The U.S. officially launched Jan. 27 an effort to establish the Americas Partnership for Economic Prosperity, a trade and economic cooperation initiative within the Western Hemisphere first announced last summer.
U.S. Trade Representative Katherine Tai said the APEP “will be a new type of economic arrangement, anchored on cooperation to build our economies from the bottom up and the middle out.” Tai said that while the U.S. will continue to fully implement its the trade agreements it already has in place with some regional partners, “we recognize that we need new tools to address new problems that will shape the coming decades – to better integrate our economies, reinforce our regional ties, and ensure that the benefits of trade are shared by all our citizens.” APEP will seek to achieve these goals by “empowering workers and eradicating forced labor; strengthening our supply chains to be more resilient against unexpected shocks; fostering innovation in both the public and private sectors; and tackling the climate crisis by growing climate-related industries and creating good-paying jobs throughout our region,” Tai said.
APEP will initially include Barbados, Canada, Chile, Colombia, Costa Rica, the Dominican Republic, Ecuador, Mexico, Panama, Peru, and Uruguay, but the participants said they hope it will be expanded in the future to “other like-minded partners in the hemisphere that share our vision, goals, and commitments to an ambitious agenda of sustainable economic growth and hemispheric resilience.”
The partnership will seek to conclude high-standard agreements in the following areas.
- promoting greater regional economic integration by increasing collaboration on customs, trade facilitation, logistics, and good regulatory practices and addressing non-tariff barriers
- strengthening the sustainability and resilience of regional supply chains by expanding regional trade ties and improving infrastructure, including efforts to address climate change, food security challenges, and global supply chain vulnerabilities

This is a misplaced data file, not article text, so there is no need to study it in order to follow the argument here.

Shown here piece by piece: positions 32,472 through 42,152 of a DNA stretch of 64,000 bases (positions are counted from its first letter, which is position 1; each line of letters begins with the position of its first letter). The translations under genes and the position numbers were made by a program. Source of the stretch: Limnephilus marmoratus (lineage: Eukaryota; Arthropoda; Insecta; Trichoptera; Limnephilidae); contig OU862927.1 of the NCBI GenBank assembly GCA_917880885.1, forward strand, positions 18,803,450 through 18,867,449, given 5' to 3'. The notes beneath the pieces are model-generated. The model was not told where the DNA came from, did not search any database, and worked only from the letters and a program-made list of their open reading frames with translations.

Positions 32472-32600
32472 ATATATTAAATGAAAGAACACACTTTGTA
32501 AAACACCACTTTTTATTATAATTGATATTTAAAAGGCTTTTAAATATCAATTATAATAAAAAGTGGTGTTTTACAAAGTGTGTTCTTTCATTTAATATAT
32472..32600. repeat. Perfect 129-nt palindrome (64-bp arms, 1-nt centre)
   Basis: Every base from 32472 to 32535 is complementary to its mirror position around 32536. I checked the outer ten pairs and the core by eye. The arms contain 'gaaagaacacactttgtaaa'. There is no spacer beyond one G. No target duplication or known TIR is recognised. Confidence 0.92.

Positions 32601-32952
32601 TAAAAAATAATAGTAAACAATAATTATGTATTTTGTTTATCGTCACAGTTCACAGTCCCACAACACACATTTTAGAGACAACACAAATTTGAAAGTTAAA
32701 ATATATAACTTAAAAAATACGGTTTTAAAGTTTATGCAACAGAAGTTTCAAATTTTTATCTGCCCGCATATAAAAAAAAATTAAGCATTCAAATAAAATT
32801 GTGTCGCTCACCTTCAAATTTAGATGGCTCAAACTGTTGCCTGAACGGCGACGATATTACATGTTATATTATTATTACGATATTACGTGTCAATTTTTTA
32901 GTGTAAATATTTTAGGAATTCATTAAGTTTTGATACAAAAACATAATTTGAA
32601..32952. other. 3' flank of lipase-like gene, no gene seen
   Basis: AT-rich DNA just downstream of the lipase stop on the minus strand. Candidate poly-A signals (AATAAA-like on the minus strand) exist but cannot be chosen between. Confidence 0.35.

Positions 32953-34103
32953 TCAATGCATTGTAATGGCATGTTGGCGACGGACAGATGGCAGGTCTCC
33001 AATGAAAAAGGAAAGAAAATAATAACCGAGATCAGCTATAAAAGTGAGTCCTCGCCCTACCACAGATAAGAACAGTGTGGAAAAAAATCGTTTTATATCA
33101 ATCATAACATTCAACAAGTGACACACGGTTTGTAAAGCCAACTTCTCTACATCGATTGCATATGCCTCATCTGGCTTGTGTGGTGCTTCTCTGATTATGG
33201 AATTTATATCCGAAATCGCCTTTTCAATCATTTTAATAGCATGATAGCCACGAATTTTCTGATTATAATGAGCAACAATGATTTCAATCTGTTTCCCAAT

- increasing confidence in the digital economy and advancing secure and resilient digital infrastructure and platforms
- strengthening capacities to promote and enforce strong environmental protections and labor standards, including the eradication of forced labor, in regional value chains
- ways to make people’s lives fairer and more secure, including investments in workforce development, labor standards, and promotion of quality jobs; expanding financial inclusion; and improving public services while addressing corruption, tax evasion, etc.
- unlocking needed financing, reinvigorating regional economic and financial institutions, and working together to bring responsible private investment to the region
The White House said participants will now “move quickly toward execution” of the APEP, “starting with preparations for future negotiations on commitments and other areas of cooperation.” While one senior official recently said the U.S. hopes to conclude talks by the end of 2023, no schedule for further discussions has yet been announced.
For more information on APEP and how your company can ensure its priorities are addressed, please contact Nicole Bivens Collinson at (202) 730-4956 or via email.
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